From the Record:
After more than doubling home buyers’ annual fees in the wake of the housing bust, the Federal Housing Administration is facing pressure to roll back the fees, especially now that its insurance fund is in the black again.
The homeowners affected are typically lower- and moderate-income borrowers because FHA loans allow for lower credit scores and lower down payments than other mortgages.
The annual insurance premium paid by most FHA borrowers has risen to 1.35 percent, up from 0.55 percent in 2010 — or more than $300 a month on a $300,000 mortgage. The higher premiums helped to shore up the FHA insurance fund, but they also push up the cost of buying a home, and industry groups say that has slowed the real estate recovery.
Both the National Association of Realtors and the Mortgage Bankers Association have called on the FHA to consider lowering the annual premiums. They were recently joined by the Center for American Progress, a Washington-based progressive group.
The National Association of Realtors estimated that last year, nearly 400,000 creditworthy borrowers were unable to buy homes because of the higher FHA premiums.
“By lowering its fees, FHA could provide greater access to homeownership for historically underserved groups,” the group said.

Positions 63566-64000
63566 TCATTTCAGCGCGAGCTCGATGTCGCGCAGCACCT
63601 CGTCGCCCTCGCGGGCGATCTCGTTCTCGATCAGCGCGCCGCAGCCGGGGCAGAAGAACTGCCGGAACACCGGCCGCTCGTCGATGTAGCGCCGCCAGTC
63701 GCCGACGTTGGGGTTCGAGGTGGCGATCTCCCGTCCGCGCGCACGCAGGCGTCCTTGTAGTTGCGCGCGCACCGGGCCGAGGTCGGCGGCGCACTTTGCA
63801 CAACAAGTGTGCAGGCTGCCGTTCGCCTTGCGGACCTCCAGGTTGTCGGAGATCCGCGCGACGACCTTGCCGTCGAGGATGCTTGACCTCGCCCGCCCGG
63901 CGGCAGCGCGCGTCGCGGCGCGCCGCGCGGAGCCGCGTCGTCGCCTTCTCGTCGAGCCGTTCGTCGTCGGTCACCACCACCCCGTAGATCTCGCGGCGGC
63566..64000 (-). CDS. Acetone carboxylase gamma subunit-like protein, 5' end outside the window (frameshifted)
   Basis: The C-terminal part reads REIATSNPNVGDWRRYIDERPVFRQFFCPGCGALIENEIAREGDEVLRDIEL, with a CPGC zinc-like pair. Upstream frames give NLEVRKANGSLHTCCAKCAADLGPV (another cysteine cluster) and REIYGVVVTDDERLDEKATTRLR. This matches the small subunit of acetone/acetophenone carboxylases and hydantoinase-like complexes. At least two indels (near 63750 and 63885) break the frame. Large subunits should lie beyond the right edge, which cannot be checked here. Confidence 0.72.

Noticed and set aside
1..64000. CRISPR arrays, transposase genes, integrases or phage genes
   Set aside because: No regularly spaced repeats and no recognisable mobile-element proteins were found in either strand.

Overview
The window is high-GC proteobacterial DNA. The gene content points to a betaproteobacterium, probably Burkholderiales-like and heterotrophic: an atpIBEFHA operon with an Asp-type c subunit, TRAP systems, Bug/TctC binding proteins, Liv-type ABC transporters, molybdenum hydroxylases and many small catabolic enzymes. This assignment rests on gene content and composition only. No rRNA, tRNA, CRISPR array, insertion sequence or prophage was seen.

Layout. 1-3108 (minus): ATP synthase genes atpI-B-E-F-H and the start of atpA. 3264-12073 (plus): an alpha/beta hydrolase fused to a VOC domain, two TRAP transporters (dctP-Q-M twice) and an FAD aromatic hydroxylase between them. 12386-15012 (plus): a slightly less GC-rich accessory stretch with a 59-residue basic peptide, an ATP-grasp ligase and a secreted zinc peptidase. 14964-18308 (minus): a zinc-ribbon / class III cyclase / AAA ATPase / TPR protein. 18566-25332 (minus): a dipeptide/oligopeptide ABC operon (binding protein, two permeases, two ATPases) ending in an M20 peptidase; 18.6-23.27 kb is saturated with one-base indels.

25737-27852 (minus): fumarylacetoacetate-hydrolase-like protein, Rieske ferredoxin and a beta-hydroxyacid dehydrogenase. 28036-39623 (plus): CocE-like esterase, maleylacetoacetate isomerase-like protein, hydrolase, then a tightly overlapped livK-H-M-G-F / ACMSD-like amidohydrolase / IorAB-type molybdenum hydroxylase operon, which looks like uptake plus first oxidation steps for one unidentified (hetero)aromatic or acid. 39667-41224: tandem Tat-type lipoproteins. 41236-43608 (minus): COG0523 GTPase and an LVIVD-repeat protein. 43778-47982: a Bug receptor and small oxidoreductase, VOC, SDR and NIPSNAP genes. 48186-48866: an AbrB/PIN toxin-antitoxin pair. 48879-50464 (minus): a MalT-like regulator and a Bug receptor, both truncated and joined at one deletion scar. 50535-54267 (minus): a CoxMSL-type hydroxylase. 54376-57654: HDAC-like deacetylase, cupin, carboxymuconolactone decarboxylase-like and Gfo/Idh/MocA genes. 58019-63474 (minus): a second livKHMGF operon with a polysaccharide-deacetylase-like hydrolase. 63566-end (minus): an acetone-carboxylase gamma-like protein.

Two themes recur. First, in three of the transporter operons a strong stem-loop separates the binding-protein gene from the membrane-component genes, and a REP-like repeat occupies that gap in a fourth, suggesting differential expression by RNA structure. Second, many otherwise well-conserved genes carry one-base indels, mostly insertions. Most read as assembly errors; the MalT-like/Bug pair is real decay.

In response, the FHA issued a statement saying it is “regularly evaluating a number of factors to ensure our premiums are at the right levels.”
“As a result of the most recent annual report, we are looking through new information and will use that to inform any future decisions,” said a statement from the FHA’s parent agency, the U.S. Department of Housing and Urban Development.
The FHA’s annual report, released recently, said its mortgage insurance fund has a $4.8 billion surplus, after two years of having a balance below zero because of loans gone bad. But, at 0.4 percent of the total FHA insurance outstanding, the fund is still below the 2 percent level required by law. The fund is an extra safety cushion, required by Congress, on top of the annual reserves set aside each year to cover the loans insured in that year.